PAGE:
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Authorities: At least 1 dead, more than a dozen hurt in Arizona crashes caused by dust storm
PHOENIX (AP) ' A blinding dust storm rolled across the Arizona desert Tuesday, causing three pileups involving dozens of vehicles on a major interstate. One man was killed and at least 15 other people were injured, authorities said.
The first two crashes occurred just after noon as a dust storm suddenly covered Interstate 10 near Picacho, about midway between Phoenix and Tucson. Those collisions involved 16 vehicles and led to the fatality.
Video from news helicopters showed dust roiling over dozens of cars, tractor-trailers and ambulances pulled over or strewn about the highway. Authorities were unable to transport injured motorists by helicopter because of the heavy dust.
"It's pretty chaotic out there," said state Department of Public Safety spokesman Bart Graves.
The third pileup occurred almost two hours later on I-10 just north of Tucson and involved eight vehicles. There were no fatalities in that crash, but two people were in extremely critical condition, Graves said.
Katie Maass, a spokeswoman at University Medical Center in Tucson, said the hospital was treating 10 patients involved in the collisions. Three were listed as critical and the other seven were in serious condition.
Authorities closed the interstate for most of the afternoon and were diverting all traffic onto other roads. Traffic was backed up at least five miles.
Dust storms are common across Arizona during dry and windy conditions, and walls of dust more than a mile high can blanket an area in a matter of seconds, sometimes reducing visibility to zero.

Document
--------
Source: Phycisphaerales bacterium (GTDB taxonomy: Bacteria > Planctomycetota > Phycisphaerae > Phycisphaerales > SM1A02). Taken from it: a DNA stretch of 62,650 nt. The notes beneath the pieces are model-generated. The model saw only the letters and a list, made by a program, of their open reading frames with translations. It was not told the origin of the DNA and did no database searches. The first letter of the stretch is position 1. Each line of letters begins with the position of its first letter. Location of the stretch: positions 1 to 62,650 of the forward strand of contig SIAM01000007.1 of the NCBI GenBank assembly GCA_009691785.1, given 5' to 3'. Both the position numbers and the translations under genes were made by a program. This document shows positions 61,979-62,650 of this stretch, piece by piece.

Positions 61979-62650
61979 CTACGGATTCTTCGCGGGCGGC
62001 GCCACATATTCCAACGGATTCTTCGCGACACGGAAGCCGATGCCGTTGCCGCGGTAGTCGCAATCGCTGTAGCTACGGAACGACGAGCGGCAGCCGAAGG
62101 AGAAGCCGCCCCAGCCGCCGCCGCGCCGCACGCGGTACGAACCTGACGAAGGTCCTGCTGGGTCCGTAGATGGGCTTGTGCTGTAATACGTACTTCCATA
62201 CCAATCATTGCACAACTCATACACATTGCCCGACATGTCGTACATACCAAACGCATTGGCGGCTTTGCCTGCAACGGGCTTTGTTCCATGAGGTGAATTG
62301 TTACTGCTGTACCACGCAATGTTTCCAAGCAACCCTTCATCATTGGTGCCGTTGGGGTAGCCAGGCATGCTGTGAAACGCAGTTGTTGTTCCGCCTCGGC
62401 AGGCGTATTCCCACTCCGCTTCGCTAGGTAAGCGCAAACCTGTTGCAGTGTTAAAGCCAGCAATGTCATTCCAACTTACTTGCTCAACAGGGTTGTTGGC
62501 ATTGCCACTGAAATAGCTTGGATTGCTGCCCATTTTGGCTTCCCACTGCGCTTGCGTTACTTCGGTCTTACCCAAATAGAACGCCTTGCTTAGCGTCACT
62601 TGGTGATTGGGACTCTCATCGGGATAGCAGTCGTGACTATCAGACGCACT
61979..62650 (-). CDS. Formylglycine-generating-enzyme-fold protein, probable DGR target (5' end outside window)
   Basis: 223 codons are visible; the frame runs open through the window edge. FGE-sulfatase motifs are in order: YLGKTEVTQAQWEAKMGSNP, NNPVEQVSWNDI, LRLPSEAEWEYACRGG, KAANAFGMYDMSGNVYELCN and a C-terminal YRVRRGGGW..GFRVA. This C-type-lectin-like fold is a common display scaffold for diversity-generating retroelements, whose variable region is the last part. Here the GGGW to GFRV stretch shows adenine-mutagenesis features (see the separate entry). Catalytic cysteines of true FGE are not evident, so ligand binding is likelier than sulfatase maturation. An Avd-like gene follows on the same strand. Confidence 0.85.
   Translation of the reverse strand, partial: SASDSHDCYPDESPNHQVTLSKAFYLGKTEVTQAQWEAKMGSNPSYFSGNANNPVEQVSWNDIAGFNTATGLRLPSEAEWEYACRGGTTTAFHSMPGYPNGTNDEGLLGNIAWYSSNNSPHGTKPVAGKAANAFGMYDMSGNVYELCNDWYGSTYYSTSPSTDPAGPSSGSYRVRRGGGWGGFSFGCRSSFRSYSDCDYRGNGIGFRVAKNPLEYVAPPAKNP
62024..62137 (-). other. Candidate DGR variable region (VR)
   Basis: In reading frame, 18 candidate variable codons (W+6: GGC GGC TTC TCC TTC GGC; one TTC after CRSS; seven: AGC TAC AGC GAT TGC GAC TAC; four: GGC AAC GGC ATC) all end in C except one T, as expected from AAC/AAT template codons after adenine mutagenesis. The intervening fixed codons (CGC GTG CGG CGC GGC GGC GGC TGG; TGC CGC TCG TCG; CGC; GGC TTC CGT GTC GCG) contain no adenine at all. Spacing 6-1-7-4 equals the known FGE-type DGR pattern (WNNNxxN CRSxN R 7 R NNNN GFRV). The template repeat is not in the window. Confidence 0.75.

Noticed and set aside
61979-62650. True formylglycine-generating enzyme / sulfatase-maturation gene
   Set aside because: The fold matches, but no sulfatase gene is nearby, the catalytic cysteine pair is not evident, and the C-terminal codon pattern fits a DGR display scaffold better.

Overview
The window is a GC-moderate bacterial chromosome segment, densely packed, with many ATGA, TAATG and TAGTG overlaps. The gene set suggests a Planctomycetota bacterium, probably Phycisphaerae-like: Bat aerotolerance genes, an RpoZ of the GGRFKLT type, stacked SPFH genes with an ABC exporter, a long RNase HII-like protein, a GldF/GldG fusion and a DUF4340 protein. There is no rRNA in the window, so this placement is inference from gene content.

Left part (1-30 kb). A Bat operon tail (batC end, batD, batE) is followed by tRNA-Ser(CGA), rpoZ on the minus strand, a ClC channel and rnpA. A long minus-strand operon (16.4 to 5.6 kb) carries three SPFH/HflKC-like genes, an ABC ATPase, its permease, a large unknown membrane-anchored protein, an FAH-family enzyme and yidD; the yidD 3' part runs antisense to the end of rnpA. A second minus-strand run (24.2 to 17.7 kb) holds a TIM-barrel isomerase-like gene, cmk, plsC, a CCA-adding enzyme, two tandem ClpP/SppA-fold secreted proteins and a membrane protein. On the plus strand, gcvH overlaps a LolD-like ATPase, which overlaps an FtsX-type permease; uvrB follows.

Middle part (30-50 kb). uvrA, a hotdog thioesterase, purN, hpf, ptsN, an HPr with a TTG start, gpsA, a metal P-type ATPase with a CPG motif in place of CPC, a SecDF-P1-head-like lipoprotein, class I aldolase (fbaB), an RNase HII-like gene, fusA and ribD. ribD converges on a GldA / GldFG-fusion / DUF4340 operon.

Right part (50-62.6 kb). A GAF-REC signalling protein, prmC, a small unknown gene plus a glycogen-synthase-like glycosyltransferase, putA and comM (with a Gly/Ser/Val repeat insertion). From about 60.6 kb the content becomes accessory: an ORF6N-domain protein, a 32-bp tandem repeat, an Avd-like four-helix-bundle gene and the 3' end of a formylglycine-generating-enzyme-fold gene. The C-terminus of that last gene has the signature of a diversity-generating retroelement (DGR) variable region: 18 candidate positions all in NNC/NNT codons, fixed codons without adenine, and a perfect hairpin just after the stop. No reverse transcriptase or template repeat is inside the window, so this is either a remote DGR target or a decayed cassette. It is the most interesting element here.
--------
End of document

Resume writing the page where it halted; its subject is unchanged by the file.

Winds from the southwest were gusting at up to 40 mph throughout Arizona on Tuesday, said Jessica Nolte, a meteorologist with the National Weather Service in Phoenix.
"These winds have accumulated so much that when they move through the region they start to pick up the dry top soil," she said. "It can be a very rapid development."
The Phoenix area was enveloped in a beige haze for much of the day, obscuring the view of the mountains that surround the metropolitan area.
The winds should taper off Tuesday evening and into Wednesday, Nolte said. Another weather system was expected to move into Arizona on Thursday that Nolte said could generate gusts as strong as Tuesday's.
Nolte said the weather service did not issue a dust storm warning before it occurred but did warn people about the strong winds.
Although it was still early to evaluate the extent of Tuesday's damage, Graves said dust storms have created worse crashes. One in 2009 near Casa Grande caused chain-reaction explosions and fires and killed three people, he said.
"We did not have that, fortunately, in this situation," he said. "While it's sad there's a fatality and it's serious, it could have been a lot worse."
Associated Press writers Mark Carlson and Michelle Price contributed to this report.
Follow Amanda Lee Myers on Twitter at http://twitter.com/AmandaLeeAP.